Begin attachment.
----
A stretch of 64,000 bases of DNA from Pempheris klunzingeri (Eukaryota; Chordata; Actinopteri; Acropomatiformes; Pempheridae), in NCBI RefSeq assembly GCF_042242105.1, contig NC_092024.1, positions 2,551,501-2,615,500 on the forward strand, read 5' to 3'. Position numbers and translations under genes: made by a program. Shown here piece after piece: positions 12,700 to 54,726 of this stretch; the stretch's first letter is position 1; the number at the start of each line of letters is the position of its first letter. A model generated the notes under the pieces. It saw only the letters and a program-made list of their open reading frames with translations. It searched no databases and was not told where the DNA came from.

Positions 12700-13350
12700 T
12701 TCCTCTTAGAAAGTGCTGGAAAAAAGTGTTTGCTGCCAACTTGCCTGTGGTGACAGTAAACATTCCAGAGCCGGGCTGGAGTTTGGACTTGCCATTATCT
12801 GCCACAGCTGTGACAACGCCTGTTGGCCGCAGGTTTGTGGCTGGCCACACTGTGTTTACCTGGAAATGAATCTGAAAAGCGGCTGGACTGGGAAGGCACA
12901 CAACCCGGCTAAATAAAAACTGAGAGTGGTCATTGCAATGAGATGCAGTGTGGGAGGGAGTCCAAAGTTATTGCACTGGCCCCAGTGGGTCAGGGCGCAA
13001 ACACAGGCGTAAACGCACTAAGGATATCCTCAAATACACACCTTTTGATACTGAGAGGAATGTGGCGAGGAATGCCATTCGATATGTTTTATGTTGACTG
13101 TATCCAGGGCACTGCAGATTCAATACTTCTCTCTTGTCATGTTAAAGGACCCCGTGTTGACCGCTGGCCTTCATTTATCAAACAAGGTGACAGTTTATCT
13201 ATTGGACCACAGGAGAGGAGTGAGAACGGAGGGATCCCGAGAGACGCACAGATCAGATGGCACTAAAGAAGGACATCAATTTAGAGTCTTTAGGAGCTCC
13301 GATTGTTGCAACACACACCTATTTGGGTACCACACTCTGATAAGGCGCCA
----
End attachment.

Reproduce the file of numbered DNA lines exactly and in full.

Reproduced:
A stretch of 64,000 bases of DNA from Pempheris klunzingeri (Eukaryota; Chordata; Actinopteri; Acropomatiformes; Pempheridae), in NCBI RefSeq assembly GCF_042242105.1, contig NC_092024.1, positions 2,551,501-2,615,500 on the forward strand, read 5' to 3'. Position numbers and translations under genes: made by a program. Shown here piece after piece: positions 12,700 to 54,726 of this stretch; the stretch's first letter is position 1; the number at the start of each line of letters is the position of its first letter. A model generated the notes under the pieces. It saw only the letters and a program-made list of their open reading frames with translations. It searched no databases and was not told where the DNA came from.

Positions 12700-13350
12700 T
12701 TCCTCTTAGAAAGTGCTGGAAAAAAGTGTTTGCTGCCAACTTGCCTGTGGTGACAGTAAACATTCCAGAGCCGGGCTGGAGTTTGGACTTGCCATTATCT
12801 GCCACAGCTGTGACAACGCCTGTTGGCCGCAGGTTTGTGGCTGGCCACACTGTGTTTACCTGGAAATGAATCTGAAAAGCGGCTGGACTGGGAAGGCACA
12901 CAACCCGGCTAAATAAAAACTGAGAGTGGTCATTGCAATGAGATGCAGTGTGGGAGGGAGTCCAAAGTTATTGCACTGGCCCCAGTGGGTCAGGGCGCAA
13001 ACACAGGCGTAAACGCACTAAGGATATCCTCAAATACACACCTTTTGATACTGAGAGGAATGTGGCGAGGAATGCCATTCGATATGTTTTATGTTGACTG
13101 TATCCAGGGCACTGCAGATTCAATACTTCTCTCTTGTCATGTTAAAGGACCCCGTGTTGACCGCTGGCCTTCATTTATCAAACAAGGTGACAGTTTATCT
13201 ATTGGACCACAGGAGAGGAGTGAGAACGGAGGGATCCCGAGAGACGCACAGATCAGATGGCACTAAAGAAGGACATCAATTTAGAGTCTTTAGGAGCTCC
13301 GATTGTTGCAACACACACCTATTTGGGTACCACACTCTGATAAGGCGCCA